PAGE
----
Bringing a stepfather into the family can be highly sensitive, if not disasterous, when done incorrectly. Follow these steps for a successful integration of the new step.
Not every stepfather-integration has to be a nightmare a la the movie The Stepfather. Sure, you will likely not be bringing home a psychopath to marry you and meet the kids, but the situation can get ugly for some families. “If a new relationship is properly introduced to the children, they won’t act out. They act out because the adults get caught up in the romance, and the stepfather is forced on the kids,” says Tina B. Tessina (a.k.a. Dr. Romance), a psychotherapist and author of Money, Sex and Kids: Stop Fighting About the Three Things That Can Ruin Your Marriage. “The adults should be grownups and introduce a new person to the kids as a ‘friend,’ giving the children a chance to get to know him without the pressure of knowing mommy’s all excited about him.”
Have a Strategy
“Integrating a father, or any person for that matter, into a family of existing relationships is something that requires a strategy,” says Dr. Nathaniel J. Williams, author and CEO of HumanWorks Affiliates Inc., which provides social services to children and adults. “It should not be left to chance. Great caution should be taken that the presence of the new (male) figure is not seen as an indication of the failing of the dad or previous significant other.” Each person should be seen in their own light. We must be diligent not to oppress any of the parties involved in the transition, and make all voices heard.
“Give your blended family a chance to bond,” Tessina says. “Don’t worry if everyone doesn’t settle in right away — bonding takes time.” Tessina believes if you all get to know each other before moving in together, the transition will be an easier one. Remember to be patient, too. “Living comfortably together can take time,” she adds.
Hold a Meeting
As uncomfortable as it may sound, it’s better than avoiding communication. “Set up a meeting with you, Dad and new husband if possible. Get to know each other. Discuss expectations of roles in both households,” says Dianna Gould-Saltman, certified law specialist in Los Angeles, CA, who works with lots of blended families. “Discuss things like allowances, vacations, attending parent-teacher conferences, etc. As much as possible, try to make the rules consistent for the children — even if for no other reason than to prevent children from playing one parent against the other.”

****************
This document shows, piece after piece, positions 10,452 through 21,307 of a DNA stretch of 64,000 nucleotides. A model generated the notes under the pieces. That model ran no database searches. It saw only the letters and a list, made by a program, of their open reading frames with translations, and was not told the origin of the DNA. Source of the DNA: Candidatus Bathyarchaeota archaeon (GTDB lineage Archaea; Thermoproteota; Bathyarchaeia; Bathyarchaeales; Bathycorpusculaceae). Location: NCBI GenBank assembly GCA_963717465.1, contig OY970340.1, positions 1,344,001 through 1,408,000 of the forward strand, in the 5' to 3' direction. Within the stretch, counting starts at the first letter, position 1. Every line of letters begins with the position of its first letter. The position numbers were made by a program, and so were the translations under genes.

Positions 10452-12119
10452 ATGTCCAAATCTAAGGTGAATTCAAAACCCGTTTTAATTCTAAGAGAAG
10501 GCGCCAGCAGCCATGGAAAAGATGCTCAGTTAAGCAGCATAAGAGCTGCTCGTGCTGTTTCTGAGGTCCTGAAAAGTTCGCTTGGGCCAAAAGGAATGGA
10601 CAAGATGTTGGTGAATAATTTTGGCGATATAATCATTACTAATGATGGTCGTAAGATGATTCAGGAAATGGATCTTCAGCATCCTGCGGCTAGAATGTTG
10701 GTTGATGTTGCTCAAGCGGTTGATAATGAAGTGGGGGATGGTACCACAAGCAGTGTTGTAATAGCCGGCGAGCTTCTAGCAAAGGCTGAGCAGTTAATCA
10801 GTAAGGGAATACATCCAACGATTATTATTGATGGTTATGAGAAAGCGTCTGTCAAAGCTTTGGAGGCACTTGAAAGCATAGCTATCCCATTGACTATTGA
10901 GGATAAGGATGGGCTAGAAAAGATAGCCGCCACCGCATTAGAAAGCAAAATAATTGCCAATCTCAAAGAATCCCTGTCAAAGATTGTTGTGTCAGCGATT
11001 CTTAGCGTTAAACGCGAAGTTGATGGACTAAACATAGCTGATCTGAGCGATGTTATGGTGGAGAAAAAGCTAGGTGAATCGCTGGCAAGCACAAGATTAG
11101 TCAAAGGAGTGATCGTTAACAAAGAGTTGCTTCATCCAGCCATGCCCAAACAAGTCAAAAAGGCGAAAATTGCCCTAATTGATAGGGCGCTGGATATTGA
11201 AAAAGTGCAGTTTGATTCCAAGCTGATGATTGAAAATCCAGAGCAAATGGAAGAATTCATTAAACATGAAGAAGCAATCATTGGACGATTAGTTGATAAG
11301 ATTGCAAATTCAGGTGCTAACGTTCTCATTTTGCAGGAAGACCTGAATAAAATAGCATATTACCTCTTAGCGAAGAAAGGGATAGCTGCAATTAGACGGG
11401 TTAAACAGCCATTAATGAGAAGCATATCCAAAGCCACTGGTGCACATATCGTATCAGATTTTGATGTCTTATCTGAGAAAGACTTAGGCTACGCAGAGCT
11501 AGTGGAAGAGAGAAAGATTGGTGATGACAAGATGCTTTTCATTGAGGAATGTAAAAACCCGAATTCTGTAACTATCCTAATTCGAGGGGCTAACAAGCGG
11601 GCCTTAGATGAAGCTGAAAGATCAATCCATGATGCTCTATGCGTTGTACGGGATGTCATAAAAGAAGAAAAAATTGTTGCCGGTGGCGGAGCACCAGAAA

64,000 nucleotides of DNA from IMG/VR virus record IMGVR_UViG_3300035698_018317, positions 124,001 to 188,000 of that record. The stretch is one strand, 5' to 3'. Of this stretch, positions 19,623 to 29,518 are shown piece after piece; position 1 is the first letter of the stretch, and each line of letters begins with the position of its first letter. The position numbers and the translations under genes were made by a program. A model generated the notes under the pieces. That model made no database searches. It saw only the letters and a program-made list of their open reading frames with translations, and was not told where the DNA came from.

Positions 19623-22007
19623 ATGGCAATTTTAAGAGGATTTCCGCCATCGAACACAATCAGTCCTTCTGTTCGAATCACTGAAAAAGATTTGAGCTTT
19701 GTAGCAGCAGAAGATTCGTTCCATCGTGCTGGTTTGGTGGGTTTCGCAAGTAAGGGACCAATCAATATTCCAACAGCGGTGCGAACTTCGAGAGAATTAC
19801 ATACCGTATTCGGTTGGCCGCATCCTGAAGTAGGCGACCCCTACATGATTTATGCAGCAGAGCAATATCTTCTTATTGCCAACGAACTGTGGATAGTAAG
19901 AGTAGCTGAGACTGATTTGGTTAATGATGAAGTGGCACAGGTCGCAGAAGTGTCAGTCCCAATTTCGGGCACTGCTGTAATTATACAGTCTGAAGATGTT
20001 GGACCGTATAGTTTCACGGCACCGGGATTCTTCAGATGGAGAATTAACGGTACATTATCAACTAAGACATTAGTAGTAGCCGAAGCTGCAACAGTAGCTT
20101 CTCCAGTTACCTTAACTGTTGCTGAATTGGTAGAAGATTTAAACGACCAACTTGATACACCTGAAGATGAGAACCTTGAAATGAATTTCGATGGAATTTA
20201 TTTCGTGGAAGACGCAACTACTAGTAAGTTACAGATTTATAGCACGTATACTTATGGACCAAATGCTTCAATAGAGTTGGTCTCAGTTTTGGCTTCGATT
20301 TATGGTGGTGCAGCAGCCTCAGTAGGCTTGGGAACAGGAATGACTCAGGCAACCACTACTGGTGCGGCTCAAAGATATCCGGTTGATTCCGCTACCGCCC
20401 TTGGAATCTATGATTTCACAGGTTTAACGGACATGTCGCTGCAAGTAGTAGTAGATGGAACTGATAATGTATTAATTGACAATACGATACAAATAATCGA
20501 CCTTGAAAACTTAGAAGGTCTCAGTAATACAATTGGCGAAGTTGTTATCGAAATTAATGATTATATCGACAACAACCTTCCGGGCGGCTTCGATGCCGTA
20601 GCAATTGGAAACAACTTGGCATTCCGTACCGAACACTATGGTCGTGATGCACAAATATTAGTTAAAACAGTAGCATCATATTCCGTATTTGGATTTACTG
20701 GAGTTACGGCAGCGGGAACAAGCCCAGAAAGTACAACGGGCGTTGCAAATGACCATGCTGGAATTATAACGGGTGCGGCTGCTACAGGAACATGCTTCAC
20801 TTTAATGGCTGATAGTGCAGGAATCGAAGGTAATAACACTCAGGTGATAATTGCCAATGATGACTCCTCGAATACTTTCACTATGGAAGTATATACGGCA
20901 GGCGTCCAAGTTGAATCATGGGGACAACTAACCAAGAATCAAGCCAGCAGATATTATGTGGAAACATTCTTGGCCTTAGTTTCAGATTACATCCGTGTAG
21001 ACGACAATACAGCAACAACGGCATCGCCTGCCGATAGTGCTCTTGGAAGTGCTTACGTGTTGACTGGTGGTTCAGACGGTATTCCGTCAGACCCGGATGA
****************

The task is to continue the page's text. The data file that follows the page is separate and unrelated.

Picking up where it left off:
Get on the Same Page
Parents, it’s important to work out your parenting methods (like rewards, punishments, chores, allowances, bedtimes and homework). “Each of your single-parent families is unique, and everyone has to adjust to change. Transition is much easier if the parents are in agreement,” Tessina explains. “If something happens that you haven’t discussed, just defer to one parent, and work it out later. If you allow the kids to create discord between you, they’ll jump on it right away, and make your lives miserable.”
Let the Children Express Themselves
It’s also important to let the kids communicate their feelings. “Unresolved heartbreak is one of the reasons that it is so hard to integrate the stepfather into the family,” says Aurora Winter, founder of the Grief Coach Academy and author of From Heartbreak to Happiness. “Children need the opportunity to express their feelings of grief over the loss of their father, and the loss of their former family living arrangements.” Kids will act out if their point of view is not expressed and acknowledged. Winter experienced this firsthand when her 33-year-old husband died, leaving her widowed with a 4-year-old son. “By allowing my son to grieve and express his feelings of loss, it created the opportunity for him to warmly welcome the next man in my life,” she attests.
Maintain Routines and Relationships
Just because your household is changing, doesn’t mean everything else has to. “It’s good to maintain routines and relationships, Winter explains. “Don’t bad-mouth their father and go out of your way to help your kids maintain contact with him, for instance,” Winter suggests. “Even if the change is for the better, change can be stressful — so go easy on yourself and others.”